Beautiful Music for Ugly Children was not just a radio show. It was Gabe’s chance to introduce himself to the world and to work through his feelings with music. Before long, Gabe had fans — the Ugly Children’s Brigade — who would perform random acts of crazy art in honor of his show. It gave him quite a confidence boost to know that people liked the “real” him. Unfortunately, a casual date with a member of the UCB threatened to ruin everything when the girl recognized Gabe as Liz and spread the word on the UCB fan page. I won’t ruin the ending by telling you exactly how things played out, but I am sure you can guess [based on real life] that Gabe’s life got pretty tough after that.
I loved the realistic portrayal of Liz/Gabe’s struggle, the supportive best friend, and the fantastic “soundtrack” throughout. As a former college radio DJ, I especially appreciated the authentic setting of the run-down community radio station and Gabe’s trials and tribulations while he got used to being on air. I had more than a couple of “been there, done that” moments as I read this book.
So, it appears that people who follow my blog via RSS feed readers got quite the surprise earlier today. I heard from a reader that my work of editing old posts [to consolidate the categories "award winners" and "book awards"] put a whole bunch of posts back through her feed reader even though some of the original posts were years old… Sorry about that! In the future, I will do my best to avoid updating old posts unless absolutely necessary so that y’all don’t have to deal with that again.
Although I don’t generally “do” the whole Twitter thing, I technically have an account through which I [supposedly] follow a few people. One of those people is the amazing John Green and, because I actually read one of my Twitter digests last month, I read this Tweet. Though I hadn’t previously heard about this book, I trusted John Green to know what he was talking about and requested a copy from another library in my system. I absolutely loved it, so I made sure to order a copy for my library AND bumped this book to the top of my “to review” list. FYI, in case you were not aware, I am way better at reading books than following through with reviews, so my “to review” list contains no fewer than 5 books at any given time and often has books that I finished months ago!
You may be wondering, “What was so great about Poison?” How about the fact that it had action, adventure, humor, magic, romance, AND strong female characters all rolled up into a unique fantasy story? Kyra, a potions master, used to be best friends with the princess. Until, that is, she tried to kill her. Since no one seemed to understand that trying to kill the princess was a good thing, she had to run away to avoid being jailed/hanged for the attempted assassination. And, while being the infamous “Princess Killer” made it rather difficult for Kyra to travel through the kingdom unnoticed, her bag of potions and the help of a cute little enchanted pig was enough to give her hope that she could find the princess and finish the job before it was too late…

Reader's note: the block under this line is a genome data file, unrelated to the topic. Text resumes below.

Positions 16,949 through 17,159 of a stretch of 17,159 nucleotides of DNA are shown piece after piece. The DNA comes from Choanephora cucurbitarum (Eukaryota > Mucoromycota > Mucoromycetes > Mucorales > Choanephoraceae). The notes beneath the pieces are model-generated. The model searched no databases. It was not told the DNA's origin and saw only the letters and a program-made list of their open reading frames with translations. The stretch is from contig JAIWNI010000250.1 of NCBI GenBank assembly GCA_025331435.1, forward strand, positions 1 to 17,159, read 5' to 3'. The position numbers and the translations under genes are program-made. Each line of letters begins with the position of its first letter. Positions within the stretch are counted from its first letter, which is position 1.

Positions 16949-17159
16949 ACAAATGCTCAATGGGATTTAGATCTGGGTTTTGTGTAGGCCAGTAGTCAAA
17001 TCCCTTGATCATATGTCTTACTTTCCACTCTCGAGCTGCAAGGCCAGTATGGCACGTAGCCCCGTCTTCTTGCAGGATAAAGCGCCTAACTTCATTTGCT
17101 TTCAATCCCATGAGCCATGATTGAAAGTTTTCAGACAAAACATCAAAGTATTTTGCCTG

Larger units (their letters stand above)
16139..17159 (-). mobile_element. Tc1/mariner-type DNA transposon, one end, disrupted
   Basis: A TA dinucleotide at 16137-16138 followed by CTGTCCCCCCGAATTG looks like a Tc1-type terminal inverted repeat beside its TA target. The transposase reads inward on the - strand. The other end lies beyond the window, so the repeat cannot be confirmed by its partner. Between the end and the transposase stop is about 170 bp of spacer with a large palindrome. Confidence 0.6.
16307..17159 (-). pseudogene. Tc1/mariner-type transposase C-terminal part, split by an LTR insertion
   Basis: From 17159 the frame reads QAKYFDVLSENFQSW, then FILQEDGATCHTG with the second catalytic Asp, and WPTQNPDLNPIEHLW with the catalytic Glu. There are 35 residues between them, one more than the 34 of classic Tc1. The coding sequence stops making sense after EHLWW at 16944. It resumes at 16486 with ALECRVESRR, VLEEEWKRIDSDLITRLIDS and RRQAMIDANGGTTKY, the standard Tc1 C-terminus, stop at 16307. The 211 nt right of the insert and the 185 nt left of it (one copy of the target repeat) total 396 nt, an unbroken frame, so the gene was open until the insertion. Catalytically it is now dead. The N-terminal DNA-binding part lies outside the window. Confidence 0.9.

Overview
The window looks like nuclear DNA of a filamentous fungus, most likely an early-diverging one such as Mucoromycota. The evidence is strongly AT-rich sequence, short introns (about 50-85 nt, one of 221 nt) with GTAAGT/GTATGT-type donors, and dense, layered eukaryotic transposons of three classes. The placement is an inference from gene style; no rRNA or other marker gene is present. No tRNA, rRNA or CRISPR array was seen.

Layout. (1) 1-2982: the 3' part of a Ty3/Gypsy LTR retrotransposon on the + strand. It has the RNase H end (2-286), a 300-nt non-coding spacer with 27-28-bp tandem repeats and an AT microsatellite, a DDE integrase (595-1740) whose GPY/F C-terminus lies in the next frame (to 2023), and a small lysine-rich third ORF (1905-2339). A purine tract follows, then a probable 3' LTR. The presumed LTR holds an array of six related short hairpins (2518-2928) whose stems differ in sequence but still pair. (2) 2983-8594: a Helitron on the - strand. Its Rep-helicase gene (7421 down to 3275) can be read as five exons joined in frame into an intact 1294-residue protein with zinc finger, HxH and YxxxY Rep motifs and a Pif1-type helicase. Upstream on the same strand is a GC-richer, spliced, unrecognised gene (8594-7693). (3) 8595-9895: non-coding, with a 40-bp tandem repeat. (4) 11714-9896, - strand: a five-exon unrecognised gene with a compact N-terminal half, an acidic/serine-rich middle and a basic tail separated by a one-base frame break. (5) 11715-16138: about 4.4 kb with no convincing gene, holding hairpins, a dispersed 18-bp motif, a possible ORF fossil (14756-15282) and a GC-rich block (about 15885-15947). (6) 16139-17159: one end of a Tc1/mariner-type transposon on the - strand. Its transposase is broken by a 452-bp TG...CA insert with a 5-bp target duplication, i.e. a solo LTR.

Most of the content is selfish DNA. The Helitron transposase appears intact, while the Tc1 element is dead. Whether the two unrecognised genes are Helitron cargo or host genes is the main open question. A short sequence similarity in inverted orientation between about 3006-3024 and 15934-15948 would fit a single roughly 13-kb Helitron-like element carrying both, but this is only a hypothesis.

The only thing I didn’t like about this story, to be honest, was learning that there won’t be a prequel or a sequel [since the author passed away before this book was even published]. I wish I could learn more about Kyra, but I guess it’s better to have loved and lost [a character] than never to have loved at all.
Period 8 is a class like no other. Regardless of how they get along outside of class, everyone is equal in Period 8. The teacher, Mr. Logsdon [a.k.a. Logs], has a lot to do with that. His only rules are that everyone has to be honest and that nothing leaves the room. Students are encouraged to share or discuss anything they wish, but they are also allowed to just listen to the others if they don’t wish to talk. When one of the Period 8 students — Mary “Virgin Mary” Wells — goes missing, everyone is worried. She never misses school, and her dad is known for being insanely strict, so the fact that she went missing AND that her dad waited three days to report her missing has people feeling very unsettled. Paulie Baum [a.k.a "Paulie Bomb"] is acting strangely too. And even though Paulie is known for ALWAYS telling the truth, Logs can tell he is holding something back. Could Paulie know something about Mary’s disappearance? And, if he does, why wouldn’t he say?
If you’re looking for a story that relates to teens’ lives without talking down to them and seamlessly combines everyday situations with a mystery/thriller scenario — while appealing to guys and girls alike, no less! — look no further. This book was everything fans of Chris Crutcher have come to expect with a little extra thrown in — fast paced, lots of action, and so many twists and turns that I honestly couldn’t guess them all before the story’s conclusion.